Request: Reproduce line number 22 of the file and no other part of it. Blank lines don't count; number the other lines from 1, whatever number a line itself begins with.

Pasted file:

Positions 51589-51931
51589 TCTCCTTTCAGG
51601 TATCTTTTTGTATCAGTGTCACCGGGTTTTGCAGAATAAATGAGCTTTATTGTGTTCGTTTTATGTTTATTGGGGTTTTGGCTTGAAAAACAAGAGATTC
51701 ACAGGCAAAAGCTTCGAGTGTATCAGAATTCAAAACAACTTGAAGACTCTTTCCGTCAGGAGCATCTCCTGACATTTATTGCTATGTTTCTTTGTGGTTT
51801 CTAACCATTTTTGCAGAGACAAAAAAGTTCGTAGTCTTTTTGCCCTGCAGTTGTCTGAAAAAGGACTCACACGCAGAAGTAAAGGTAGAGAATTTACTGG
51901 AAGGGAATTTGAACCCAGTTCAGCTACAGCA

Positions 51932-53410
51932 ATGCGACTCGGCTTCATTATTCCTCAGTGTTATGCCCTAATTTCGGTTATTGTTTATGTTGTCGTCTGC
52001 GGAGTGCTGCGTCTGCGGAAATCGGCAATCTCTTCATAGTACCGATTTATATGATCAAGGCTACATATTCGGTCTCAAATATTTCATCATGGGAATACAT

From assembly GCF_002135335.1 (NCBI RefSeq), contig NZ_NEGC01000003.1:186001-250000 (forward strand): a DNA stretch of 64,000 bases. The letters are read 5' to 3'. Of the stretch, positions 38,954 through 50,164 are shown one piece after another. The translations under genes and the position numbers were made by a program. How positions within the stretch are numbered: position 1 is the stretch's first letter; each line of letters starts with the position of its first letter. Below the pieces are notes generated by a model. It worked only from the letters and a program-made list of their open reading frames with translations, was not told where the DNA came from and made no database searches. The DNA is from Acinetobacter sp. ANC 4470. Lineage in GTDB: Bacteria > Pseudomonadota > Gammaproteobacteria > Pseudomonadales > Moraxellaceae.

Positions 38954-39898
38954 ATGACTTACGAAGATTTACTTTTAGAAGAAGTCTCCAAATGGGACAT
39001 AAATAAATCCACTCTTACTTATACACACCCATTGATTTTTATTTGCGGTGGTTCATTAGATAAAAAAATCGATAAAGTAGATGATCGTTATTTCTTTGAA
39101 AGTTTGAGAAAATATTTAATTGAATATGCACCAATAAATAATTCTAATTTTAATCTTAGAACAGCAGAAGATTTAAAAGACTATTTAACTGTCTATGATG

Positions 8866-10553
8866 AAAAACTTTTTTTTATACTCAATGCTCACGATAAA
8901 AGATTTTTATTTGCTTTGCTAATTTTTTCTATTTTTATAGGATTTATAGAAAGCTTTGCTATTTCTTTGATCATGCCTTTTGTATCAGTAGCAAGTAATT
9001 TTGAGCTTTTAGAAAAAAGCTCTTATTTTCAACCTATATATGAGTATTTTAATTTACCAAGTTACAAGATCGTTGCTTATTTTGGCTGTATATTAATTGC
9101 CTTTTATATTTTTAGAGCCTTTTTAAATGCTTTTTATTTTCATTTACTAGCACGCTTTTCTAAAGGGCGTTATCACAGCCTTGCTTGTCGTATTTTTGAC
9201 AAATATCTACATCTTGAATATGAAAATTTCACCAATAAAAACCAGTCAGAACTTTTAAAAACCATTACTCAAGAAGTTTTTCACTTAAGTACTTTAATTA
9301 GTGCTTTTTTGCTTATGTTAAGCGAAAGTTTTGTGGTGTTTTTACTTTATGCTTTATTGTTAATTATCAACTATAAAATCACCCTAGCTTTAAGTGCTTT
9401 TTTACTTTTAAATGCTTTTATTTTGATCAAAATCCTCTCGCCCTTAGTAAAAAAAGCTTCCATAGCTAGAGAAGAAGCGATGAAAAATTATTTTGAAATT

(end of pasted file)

9401 TTTACTTTTAAATGCTTTTATTTTGATCAAAATCCTCTCGCCCTTAGTAAAAAAAGCTTCCATAGCTAGAGAAGAAGCGATGAAAAATTATTTTGAAATT